- Lies She Told by Cate Holahan. Here’s a second September selection from Book of the Month. I told myself I was only going to buy one this month, so of course I ended up selecting the maximum number of books (three) for my monthly box. I was highly intrigued by the blending of fact and fiction in this thriller’s premise, and it was the shortest of my BOTM choices (thus easiest to fit into my schedule), so I’ve already read and reviewed this one. It wasn’t quite what I expected, but it did put me in the thriller mood for October.
- The Blind Assassin by Margaret Atwood. A couple of years ago I discovered how much I love Margaret Atwood’s books, so of course when I saw this one added as an extra to BOTM’s September list, I had to have it. It looks pleasantly thick, and the prospect of a story within a story sounds perfect for me. But I’m currently in the habit of reading one Atwood book per year, in January, so unless I suddenly find 300 fewer books or so on my Goodreads TBR, I probably won’t be picking this one up for a few months. But I’m excited for it. So excited.
- Mansfield Park by Jane Austen. After reading Pride and Prejudice (and it’s modern update Eligible) this month, my interest in reading all of Austen’s novels has been renewed. This is the only one of her six major works that I didn’t own yet, and I think it’s the one I want to read next, so I found a cheap copy that’ll work for me and I’m looking forward to reading it. It probably won’t happen in October because I already have a crazy TBR planned, but I’m hoping to read it within the next few months while my Austen appreciation is still fresh.
- Voyager by Diana Gabaldon. I became addicted to Gabaldon’s Outlander series about a year and a half ago, which has mostly faded, except for my interest in the TV show. The third season just started a few weeks ago and I haven’t been able to watch all of its episodes, so I picked up this new season-3-cover-edition of Voyager to peruse my favorite parts during the season (I read the whole book last year). I’ve also got the first two books with the TV show covers, so this one matches and I’ve been intending to buy it for months, which means it wasn’t an impulse buy.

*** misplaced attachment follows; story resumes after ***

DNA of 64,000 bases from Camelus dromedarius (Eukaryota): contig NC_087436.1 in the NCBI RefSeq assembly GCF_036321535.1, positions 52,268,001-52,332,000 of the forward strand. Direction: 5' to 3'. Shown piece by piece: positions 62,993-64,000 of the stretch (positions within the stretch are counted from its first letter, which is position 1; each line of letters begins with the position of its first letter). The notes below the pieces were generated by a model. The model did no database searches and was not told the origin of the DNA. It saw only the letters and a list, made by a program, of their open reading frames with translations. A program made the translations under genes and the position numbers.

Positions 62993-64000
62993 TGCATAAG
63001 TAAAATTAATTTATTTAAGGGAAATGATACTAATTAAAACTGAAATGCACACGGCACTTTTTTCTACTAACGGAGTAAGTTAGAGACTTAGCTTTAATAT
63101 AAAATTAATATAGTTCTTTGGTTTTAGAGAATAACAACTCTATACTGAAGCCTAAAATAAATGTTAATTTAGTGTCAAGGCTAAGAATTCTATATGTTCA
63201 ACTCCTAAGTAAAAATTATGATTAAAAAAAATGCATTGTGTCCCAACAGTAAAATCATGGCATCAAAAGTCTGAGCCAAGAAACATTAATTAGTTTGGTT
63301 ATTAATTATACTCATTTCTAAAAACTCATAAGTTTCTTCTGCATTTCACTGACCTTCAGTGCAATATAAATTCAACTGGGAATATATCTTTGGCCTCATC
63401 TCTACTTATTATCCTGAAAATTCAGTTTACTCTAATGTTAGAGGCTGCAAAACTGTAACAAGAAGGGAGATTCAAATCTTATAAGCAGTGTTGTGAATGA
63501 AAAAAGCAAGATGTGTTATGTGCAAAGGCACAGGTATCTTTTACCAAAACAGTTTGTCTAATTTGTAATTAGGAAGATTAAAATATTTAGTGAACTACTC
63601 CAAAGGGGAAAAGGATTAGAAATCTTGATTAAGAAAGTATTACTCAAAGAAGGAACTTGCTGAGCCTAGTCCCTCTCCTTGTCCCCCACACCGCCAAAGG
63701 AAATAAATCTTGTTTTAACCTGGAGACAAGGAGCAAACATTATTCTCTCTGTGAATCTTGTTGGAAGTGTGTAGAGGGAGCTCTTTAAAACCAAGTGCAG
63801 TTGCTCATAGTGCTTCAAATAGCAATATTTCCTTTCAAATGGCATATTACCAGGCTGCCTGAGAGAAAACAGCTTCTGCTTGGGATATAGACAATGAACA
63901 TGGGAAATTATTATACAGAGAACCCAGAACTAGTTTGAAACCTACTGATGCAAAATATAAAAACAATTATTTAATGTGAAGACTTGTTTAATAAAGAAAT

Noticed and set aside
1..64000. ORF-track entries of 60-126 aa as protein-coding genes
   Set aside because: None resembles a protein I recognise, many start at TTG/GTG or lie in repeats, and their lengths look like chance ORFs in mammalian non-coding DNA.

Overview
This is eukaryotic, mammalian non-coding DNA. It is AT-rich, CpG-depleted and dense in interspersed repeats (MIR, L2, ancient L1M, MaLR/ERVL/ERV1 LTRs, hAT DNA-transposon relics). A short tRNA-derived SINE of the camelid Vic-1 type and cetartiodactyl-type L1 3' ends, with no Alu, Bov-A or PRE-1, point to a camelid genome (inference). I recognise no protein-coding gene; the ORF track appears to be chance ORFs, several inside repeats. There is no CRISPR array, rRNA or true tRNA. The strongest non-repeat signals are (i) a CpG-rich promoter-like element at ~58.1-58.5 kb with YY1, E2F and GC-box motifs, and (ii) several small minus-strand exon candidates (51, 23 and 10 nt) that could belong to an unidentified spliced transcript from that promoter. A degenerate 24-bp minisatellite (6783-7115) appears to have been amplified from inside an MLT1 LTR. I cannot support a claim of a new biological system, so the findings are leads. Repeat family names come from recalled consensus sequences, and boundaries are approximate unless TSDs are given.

- On Writing: A Memoir of the Craft by Stephen King. This one, however, was an impulse buy. I always have more Stephen King books on my radar at this time of year than usual, and this is one that I’ve been vaguely planning to read for years. I found a 10th anniversary edition and picked it up even though I don’t know when exactly I’ll be reading it. King is a fantastic author and I’ve heard great things about this book, but it’s probably not scary like his novels, which I’m more inclined to reach for in October. Still, I’m glad to have this one on my shelf and am looking forward to reading about King’s writing experience.
And that’s all I’ve added to my shelves this month. Even though I didn’t quite hit the 5-book mark, I’m happy with the new books I’ve picked up this month. Two of them I’ve already read, and at least one I plan to be reading very soon, which means I’m not adding a ton of extra clutter to my TBR shelf. I think I made some solid choices.
Have you read any of these books? Which titles did you pick up in September?
The Literary Elephant
Just a heads up: this TBR is going to be out of control. There are a few series I want to continue, as well as some progress with my Book of the Month backlog, but mainly I’ve been saving up spooky books and now I have more than I can handle. I know that my schedule is going to be different this month, and I’m not sure yet what that will mean for my reading time; so instead of trying to judge how much I’ll read and shorten my TBR to match, I’m going to list all the books I’m considering reading this month and then I’ll pick and choose throughout October. Here are my choices: